A century for Tobruk Rat

The West Australian
JJ Wade, who is one of the last surviving Rats of Tobruk, turns 100 on November 20.
Camera IconJJ Wade, who is one of the last surviving Rats of Tobruk, turns 100 on November 20. Credit: Daniel Wilkins

He’s about to turn 100 and is one of the last surviving World War II veterans known as the “Rats of Tobruk” — but don’t tell JJ Wade he needs a walking stick or shouldn’t drive a car any more.

“They tried to give me a walking stick but I don’t need one,” said Mr Wade, who becomes a centenarian on November 20.

He is one of the few men still standing from the 2/28th Battalion, part of Australia’s legendary 9th Division dubbed the Rats of Tobruk. “I was driving right up until April this year but I could still be driving,” Mr Wade said. “I should be – because there are no buses out here.”

Mr Wade lives in Wattleup, south of Perth, in his own house on a 4.2ha property owned by his son, Jim. He bought a new car aged 95, still cooks his own breakfast every morning, has amazing recall about his war-time experiences, and feels the same way about retirement homes as he does about walking sticks.

“Not for me. Don’t need one,” he said with a laugh.

Mr Wade regularly meets a handful of veterans as president of the 2/28th Battalion and 24th Anti-Tank Company associations, and he even travelled to Canberra last week for the anniversary of the El Alamein campaign.

While age has not dimmed his spirit or his sense of humour, Mr Wade, who served in North Africa and also New Guinea in World War II, said Saturday would be a sombre day when he paused to remember his fallen mates on Remembrance Day.

“It’s the luck of the draw, isn’t it?” he said. “Surviving war is like Lotto. You buy a Lotto ticket and hope for the best. I was luckier than a lot of others.”

The son of a farmer, Mr Wade grew up on a dairy property outside Fremantle and later in Yarloop before venturing into wheat and sheep farming at Buntine, Three Springs, Narembeen and Cordering. It was in Leonora where he was driving trucks, that Mr Wade made the decision to join the war, aged 22. It was May 1940.

Mr Wade’s 9th Division first went to Palestine before they were sent to lay siege to the strategic city of Tobruk in the Libyan desert in 1941. The city was crucial to military supply lines. in North Africa.

From Tobruk, the 9th Division went back to Palestine and then Syria, before word came through that Rommel was advancing on El Alamein, in Egypt. It was here that Mr Wade received shrapnel wounds that put him in a British military hospital in Cairo.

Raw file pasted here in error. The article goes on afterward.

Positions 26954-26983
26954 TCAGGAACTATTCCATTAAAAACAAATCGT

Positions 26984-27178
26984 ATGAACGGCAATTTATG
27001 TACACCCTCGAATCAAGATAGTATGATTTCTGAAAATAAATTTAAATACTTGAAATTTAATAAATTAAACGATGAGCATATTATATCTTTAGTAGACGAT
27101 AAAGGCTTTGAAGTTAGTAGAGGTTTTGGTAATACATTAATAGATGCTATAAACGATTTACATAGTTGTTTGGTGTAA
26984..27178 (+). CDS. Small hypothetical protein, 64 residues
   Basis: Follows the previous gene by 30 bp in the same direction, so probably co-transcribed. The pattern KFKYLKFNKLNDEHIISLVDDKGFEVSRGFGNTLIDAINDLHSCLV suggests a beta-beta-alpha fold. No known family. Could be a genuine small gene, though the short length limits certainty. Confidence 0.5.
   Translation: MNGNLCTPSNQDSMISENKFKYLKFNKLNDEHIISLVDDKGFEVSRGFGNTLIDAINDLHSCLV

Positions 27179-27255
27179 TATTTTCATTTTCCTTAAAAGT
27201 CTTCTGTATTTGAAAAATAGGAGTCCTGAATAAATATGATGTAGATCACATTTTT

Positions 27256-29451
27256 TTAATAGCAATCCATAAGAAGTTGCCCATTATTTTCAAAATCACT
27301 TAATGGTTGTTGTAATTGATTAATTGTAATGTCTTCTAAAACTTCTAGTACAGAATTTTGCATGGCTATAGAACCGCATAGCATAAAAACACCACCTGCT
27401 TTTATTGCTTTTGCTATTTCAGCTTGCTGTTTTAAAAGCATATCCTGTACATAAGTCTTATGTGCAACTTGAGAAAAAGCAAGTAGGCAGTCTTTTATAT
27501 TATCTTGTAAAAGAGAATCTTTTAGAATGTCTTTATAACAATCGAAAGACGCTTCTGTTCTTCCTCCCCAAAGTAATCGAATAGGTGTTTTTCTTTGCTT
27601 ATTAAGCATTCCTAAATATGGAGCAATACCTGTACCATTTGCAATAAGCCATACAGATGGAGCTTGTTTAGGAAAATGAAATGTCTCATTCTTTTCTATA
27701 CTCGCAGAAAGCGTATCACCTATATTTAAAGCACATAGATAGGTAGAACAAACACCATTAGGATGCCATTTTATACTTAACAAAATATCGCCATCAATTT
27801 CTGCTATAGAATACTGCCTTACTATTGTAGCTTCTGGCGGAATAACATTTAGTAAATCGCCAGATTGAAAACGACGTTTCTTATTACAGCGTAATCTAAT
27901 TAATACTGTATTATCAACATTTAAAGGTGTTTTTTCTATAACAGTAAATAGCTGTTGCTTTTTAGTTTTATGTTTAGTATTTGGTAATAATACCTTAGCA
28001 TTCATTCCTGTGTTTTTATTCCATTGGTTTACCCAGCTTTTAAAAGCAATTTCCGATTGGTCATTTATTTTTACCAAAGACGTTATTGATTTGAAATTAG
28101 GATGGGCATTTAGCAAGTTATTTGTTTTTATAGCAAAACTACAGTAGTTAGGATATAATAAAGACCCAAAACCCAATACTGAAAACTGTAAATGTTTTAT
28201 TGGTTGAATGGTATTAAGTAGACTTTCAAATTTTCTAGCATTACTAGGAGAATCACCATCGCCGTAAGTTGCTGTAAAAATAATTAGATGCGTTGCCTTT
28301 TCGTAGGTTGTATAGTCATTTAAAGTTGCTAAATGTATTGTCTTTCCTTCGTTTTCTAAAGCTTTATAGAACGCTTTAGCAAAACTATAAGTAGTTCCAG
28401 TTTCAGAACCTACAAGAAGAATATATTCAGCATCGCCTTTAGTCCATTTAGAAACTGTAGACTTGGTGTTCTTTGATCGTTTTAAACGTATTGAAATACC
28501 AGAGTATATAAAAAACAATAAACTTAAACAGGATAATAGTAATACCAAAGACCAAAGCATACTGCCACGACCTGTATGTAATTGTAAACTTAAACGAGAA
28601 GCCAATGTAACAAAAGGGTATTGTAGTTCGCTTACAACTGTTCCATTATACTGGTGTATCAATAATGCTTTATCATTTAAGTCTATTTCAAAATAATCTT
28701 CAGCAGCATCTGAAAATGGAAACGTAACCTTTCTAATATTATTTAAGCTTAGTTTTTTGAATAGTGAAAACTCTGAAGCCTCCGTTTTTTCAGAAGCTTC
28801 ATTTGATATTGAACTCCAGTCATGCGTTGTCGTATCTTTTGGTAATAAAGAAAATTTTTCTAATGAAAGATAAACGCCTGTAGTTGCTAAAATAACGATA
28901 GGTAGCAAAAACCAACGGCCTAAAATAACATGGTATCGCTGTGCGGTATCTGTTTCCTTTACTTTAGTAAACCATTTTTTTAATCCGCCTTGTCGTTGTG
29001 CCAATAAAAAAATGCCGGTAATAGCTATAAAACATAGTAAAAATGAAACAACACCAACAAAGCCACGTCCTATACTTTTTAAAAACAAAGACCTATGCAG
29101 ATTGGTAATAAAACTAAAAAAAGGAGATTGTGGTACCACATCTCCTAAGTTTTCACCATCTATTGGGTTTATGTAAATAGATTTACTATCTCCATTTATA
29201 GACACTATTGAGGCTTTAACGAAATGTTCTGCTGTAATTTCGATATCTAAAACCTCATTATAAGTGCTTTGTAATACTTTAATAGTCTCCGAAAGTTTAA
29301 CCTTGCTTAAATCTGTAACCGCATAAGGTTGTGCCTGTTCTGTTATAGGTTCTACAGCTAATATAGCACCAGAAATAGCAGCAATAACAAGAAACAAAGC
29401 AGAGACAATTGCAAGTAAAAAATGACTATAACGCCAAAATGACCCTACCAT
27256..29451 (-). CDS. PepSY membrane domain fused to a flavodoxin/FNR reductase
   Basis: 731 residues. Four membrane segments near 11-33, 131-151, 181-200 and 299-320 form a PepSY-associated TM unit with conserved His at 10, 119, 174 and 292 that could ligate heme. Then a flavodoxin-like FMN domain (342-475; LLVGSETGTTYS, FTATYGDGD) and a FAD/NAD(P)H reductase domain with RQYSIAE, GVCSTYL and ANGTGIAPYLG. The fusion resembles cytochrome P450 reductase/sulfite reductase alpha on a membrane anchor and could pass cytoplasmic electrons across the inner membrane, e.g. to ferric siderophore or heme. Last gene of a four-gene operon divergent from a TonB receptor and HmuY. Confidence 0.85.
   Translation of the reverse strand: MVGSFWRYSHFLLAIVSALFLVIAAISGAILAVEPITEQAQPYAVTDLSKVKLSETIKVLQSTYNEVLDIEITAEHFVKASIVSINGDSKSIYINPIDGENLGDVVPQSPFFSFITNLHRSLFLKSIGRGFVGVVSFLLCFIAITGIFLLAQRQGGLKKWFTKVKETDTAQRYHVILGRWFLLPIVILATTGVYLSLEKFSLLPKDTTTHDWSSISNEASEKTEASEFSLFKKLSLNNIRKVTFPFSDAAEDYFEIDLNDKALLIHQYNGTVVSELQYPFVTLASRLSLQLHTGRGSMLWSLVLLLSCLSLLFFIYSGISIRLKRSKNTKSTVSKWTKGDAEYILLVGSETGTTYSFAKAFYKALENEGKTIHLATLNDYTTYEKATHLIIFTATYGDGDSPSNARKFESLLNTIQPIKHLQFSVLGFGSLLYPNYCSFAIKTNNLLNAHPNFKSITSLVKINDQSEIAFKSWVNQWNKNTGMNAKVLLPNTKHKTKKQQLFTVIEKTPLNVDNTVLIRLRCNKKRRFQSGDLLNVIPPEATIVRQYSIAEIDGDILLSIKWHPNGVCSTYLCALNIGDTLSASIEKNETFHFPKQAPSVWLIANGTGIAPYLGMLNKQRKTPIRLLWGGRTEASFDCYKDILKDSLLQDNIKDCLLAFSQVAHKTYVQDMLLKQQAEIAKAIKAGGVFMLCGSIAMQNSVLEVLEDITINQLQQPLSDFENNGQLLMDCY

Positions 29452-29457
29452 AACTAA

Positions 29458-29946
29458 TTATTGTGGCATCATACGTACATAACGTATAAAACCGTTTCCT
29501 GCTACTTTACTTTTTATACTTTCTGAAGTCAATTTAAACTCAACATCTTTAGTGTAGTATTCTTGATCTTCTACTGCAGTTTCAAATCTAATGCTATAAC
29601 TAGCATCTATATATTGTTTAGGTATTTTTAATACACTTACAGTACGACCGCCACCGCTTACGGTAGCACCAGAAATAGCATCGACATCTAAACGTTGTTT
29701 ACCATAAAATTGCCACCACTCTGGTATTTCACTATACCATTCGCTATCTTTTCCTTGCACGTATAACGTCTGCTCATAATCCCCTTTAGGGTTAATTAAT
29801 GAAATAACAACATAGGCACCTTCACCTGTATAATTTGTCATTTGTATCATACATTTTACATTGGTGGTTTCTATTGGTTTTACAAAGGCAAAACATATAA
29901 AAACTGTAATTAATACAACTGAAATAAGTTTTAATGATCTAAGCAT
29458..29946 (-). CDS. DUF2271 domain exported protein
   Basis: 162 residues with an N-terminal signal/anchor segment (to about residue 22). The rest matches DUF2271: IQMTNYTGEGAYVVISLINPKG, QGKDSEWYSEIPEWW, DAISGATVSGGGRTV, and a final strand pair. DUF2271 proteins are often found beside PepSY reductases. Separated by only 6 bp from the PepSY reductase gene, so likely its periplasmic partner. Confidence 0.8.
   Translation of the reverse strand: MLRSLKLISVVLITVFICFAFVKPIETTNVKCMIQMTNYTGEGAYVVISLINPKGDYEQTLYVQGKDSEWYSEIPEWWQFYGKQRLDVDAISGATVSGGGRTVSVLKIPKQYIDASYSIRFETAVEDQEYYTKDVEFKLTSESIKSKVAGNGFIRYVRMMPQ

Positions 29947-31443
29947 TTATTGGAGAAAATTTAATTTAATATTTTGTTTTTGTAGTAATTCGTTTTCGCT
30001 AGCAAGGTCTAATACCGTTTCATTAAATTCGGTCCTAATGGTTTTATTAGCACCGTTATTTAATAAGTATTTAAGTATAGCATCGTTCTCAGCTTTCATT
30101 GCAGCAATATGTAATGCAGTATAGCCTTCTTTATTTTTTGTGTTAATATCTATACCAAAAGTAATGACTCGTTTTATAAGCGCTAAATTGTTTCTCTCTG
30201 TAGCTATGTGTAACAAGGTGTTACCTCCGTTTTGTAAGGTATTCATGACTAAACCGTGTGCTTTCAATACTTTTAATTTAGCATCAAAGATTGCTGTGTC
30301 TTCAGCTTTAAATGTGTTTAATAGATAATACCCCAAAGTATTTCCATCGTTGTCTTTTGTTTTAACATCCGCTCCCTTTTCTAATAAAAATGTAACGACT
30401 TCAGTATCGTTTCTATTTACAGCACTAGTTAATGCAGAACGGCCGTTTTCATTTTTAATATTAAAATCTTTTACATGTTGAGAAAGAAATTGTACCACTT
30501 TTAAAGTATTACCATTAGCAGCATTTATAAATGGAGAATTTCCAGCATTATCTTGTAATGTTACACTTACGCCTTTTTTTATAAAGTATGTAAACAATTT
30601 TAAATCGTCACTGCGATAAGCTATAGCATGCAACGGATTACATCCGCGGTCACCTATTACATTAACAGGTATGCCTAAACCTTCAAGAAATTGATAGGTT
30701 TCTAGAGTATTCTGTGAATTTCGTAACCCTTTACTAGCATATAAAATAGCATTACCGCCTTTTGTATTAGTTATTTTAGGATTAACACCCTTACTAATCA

“A lot of fellas were killed and others badly wounded but the wounds I had weren’t real bad wounds,” he said. “Unlike a lot of other fellas, I got home. Whether it was predestined or not, I don’t know.”

After the recall of Australian troops, members of the 9th Division were trained in Queensland for jungle warfare and sent to New Guinea, where Mr Wade took part in the battle of Lae. Again, he survived, to tell the tale, though he later contracted malaria and was subsequently discharged from the army in November 1944, returning to the family farm in Yarloop.

Mr Wade said the key to living a long happy life was “having a good woman to look after me most of the time”.

His beloved wife, Pat, died six years ago and Mr Wade said the loss was difficult to endure but he took great strength from having his close-knit family by his side. Up to 100 relatives are expected at his 100thth birthday party.

“I’m looking forward to it because you only get to do it once,” he said of reaching a century.

“A couple of granddaughters are organising it. I think they’re planning to surprise me.”

Mr Wade said memories of the war were always with him but he did not dwell on them.

“I think about it now and then, but it doesn’t worry me to be honest. I had a fairly good run in the army. I got about three shrapnel wounds but they weren’t bad ones so I didn’t do too bad. I’ve had a great life actually,” he said.

“There are only two of us in WA who were in Tobruk, the rest have all passed on to the happy hunting ground, or wherever it is you go,” he said.

“These wars have been going on for thousands of years. They’ve never stopped. They go on and on. You can’t let it worry you. As the saying goes, laugh and the world laughs with you, but cry and you cry alone. Worry kills people. You have to try and keep away from that side of the coin.”

He said he still had plenty of reasons to get up every morning, adding: “When I was farming, there was always a reason to get up because there was always work to be done. Now I get up and I get the paper and I look down the long list of the names (in the obituaries) and make sure mine’s not there,” he said. “If it’s not there, it’s a good day.” he said.

“I always try to look on the bright side, if you can find one. It’s not good looking on the crook side, it gets you nowhere.”

Mr Wade’s son Jim, 65, said his father was an inspiration.

“The fact that he’s still getting around, the upstairs department is still pretty good – that’s the main thing. He’s still got great quality of life. He won’t even use a walking stick, and his only disappointment is that he couldn’t keep driving right up to turning 100.”

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